The Rivers State Commissioner for Justice and Attorney General, Dagogo Iboroma, has addressed recent reports concerning Martin Amaewhule and 26 others’ membership status in the Rivers State House of Assembly and the Peoples Democratic Party (PDP).

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Iboroma clarified that the suit, numbered DHC/20/CS/204, did not seek to declare the lawmakers’ seats vacant. Instead, the case was dismissed due to lack of locus standi, jurisdictional issues, and an abuse of court process. The trial court lacked the authority to adjudicate the matter.

Martin Amaewhule, formerly the speaker of the Pro-Nyesom Wike lawmakers, and his 26 colleagues defected from the PDP to the opposition All Progressives Congress (APC) on December 11, 2023. This defection is documented in an affidavit filed by Amaewhule and his colleagues in suit number FHC/ABJ/1681/CS/2023 before Justice Donatus Okorowo of the Federal High Court in Abuja.

The suit, which contains Amaewhule’s affidavit, is still pending in the Federal High Court. According to Section 272(3) of the 1999 Constitution, only the Federal High Court has the authority to determine whether the lawmakers remain PDP members and members of the Rivers State House of Assembly.

Despite the pending suit, an interlocutory injunction (suit number PHC/1512/CS/2024) restrains Martin Amaewhule and his colleagues from acting as lawmakers in Rivers State until the substantive suit is resolved. Importantly, this injunction has not been appealed against.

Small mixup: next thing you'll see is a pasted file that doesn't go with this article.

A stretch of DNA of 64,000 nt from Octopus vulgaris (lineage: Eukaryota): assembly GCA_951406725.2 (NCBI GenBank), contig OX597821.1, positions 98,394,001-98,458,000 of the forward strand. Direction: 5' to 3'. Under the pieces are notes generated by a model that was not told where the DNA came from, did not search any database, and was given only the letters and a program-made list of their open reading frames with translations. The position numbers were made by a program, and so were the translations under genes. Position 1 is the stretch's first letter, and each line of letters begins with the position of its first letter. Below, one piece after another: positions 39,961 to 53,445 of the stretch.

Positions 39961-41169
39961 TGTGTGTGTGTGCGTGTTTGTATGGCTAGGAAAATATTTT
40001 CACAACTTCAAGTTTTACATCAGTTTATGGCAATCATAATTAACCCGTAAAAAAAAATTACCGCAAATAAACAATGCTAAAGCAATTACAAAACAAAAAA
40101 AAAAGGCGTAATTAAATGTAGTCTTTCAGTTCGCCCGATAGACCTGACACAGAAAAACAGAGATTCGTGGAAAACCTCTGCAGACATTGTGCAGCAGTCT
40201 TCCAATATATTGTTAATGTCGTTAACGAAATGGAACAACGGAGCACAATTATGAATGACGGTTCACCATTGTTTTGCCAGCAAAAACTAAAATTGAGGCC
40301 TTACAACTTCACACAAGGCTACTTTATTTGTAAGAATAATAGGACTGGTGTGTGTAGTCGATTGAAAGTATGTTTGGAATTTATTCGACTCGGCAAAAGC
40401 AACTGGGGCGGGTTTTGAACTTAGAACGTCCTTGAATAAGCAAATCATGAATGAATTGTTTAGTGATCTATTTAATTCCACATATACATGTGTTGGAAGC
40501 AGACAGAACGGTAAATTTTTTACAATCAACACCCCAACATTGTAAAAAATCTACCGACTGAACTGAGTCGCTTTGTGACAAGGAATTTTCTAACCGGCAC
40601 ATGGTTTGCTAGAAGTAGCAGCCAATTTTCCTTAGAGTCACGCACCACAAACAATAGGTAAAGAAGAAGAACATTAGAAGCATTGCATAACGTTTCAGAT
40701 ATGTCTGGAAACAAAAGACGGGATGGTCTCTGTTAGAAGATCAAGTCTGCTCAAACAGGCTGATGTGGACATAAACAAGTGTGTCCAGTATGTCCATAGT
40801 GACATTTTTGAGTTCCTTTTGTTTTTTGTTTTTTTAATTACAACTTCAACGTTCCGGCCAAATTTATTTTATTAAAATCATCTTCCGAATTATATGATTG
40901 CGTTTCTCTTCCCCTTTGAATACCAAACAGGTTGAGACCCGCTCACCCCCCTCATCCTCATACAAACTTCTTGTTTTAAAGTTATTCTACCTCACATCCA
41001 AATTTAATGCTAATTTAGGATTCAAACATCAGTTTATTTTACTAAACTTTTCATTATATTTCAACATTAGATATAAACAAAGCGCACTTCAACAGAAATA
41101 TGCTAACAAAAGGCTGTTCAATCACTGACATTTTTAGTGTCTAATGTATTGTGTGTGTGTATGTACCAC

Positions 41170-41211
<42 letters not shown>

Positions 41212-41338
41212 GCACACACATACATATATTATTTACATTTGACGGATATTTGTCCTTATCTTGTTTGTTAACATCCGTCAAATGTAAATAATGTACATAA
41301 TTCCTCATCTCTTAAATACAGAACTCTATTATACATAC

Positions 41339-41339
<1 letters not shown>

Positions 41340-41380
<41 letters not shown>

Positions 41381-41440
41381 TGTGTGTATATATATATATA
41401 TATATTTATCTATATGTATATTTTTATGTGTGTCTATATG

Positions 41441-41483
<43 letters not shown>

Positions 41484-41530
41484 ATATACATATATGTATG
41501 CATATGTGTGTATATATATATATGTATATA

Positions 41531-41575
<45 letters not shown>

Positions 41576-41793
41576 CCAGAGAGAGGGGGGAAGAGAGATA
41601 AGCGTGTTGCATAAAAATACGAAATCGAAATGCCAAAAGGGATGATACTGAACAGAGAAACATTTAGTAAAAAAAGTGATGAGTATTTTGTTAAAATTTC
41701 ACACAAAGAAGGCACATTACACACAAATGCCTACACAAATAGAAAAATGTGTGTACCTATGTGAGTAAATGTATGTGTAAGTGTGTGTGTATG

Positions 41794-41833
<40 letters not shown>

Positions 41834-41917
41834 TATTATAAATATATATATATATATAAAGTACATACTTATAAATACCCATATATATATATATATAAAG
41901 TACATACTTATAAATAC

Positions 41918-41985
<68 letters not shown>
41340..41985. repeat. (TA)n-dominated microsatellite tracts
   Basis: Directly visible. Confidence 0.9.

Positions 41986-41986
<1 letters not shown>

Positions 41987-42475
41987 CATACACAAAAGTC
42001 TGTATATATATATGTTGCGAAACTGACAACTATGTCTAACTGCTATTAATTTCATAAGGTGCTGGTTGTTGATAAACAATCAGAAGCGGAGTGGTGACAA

In a separate ruling, the Rivers State High Court in Port Harcourt affirmed that Amaewhule and the 26 other assembly members are still PDP members. Justice Okogbule Gbasam held that the claimants failed to prove their defection to the APC. Membership, the court emphasized, is established through party registration or membership cards—not mere verbal statements or television ceremonies.

Interestingly, the PDP filed a motion to be joined in the case and was added as the fourth defendant. The court further emphasized that the Rivers state government remains bound by laws passed by the Assembly, as the lawmakers’ names are still in the PDP’s membership register.

The recent court decisions clarify the status of Martin Amaewhule and his colleagues, emphasizing the importance of legal processes and party membership documentation.